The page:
Author: Deborah Pollard
Archbold Biological Station is expanding the scope of its current research. With the help of a generous donor, Archbold is re-establishing a predator-prey research program. This exciting partnership represents one of the steps Archbold is taking to help Keep Florida Wild. Led by conservation ecologist Joe Guthrie the Predator-Prey Program will couple scientific research and conservation efforts to better understand and protect wide-ranging species, such as the Florida Black Bear and the Florida Panther, and the habitats on which they rely. Guthrie has worked with Archbold in the past and returns in November from the Smithsonian Conservation Biology Institute in Virginia.
A native Kentuckian, Guthrie studied Florida Black Bears for his master’s thesis at Archbold and on the surrounding conservation sites and working farms and ranches as a student of wildlife ecologist and conservationist Dr. David Maehr at the University of Kentucky. Together, Maehr, Guthrie, and a team which included the late citrus grower and rancher, Mason Smoak, used GPS radio-collars to track the Highlands/Glades Black Bear population across the region, documenting their movements, habitat preferences, social interactions, reproduction, and food habits. Guthrie focused on the impacts of existing and newly planned roads on bear movements and mortality, to inform conservation needs across the South-Central Florida landscape.
The collaborative research inspired a series of conservation expeditions and documentary films highlighting efforts to connect, protect, and restore a 16 million-acre ecological wildlife corridor, known as the ‘Florida Wildlife Corridor,’ through Florida. The Expedition’s 2019 film The Last Green Thread was featured at the D.C. Environmental Film Festival, Mountainfilm Festival in Telluride, CO, and at Archbold’s February ‘On the Lawn’ event held in Lake Placid, FL. An upcoming Florida Wildlife Corridor short film, The Wild Divide, will premiere in January 2021 with a traveling roadshow across Florida, including a screening at Archbold. Guthrie’s collaborations with the Florida Wildlife Corridor and the Florida Wild initiatives will continue through his research at the Station.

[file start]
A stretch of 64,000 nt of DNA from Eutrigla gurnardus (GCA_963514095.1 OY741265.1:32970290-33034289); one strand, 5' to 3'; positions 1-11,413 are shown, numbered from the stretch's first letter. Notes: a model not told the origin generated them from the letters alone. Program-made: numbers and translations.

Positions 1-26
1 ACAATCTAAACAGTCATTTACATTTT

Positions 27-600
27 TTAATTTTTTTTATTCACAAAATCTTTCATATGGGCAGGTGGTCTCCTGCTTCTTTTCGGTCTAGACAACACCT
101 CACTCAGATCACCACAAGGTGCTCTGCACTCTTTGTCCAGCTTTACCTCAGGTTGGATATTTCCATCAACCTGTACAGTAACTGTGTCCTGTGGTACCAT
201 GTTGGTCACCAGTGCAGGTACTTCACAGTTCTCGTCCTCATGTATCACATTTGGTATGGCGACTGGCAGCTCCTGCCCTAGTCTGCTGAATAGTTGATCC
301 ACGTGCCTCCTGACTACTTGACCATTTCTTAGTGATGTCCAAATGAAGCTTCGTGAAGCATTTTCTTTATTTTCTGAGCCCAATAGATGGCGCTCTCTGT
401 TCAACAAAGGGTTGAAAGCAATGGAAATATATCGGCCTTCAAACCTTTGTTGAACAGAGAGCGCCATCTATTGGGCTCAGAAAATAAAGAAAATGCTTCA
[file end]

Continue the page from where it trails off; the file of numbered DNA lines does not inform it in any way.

Guthrie shared, “I’m so excited to return to Highlands County, which holds such special meaning for me. This is a working landscape, which is where I’ve always wanted to be as a researcher. I can’t wait to get back in the field and get to work.”
The Predator-Prey Program will build on the extensive work of Archbold’s founders. As the Station’s first Director of Research, Dr. James N. Layne conducted studies on nearly all mammals known to Archbold, including the Florida Panther. Dr. Layne’s archive, which is maintained at Archbold and includes his many published manuscripts, data, and field notes, forms an invaluable foundation for the new Predator-Prey Program. In recent years, female Florida Panthers have been documented moving north of the Caloosahatchee River, a breakthrough long sought among biologists and conservationists concerned about the survival of the species. Archbold’s scientists will utilize a variety of methods and technologies such as remote cameras to expand monitoring the community of mammal species, predators and prey, with the intent to study how changes in top carnivores might change the ecosystem.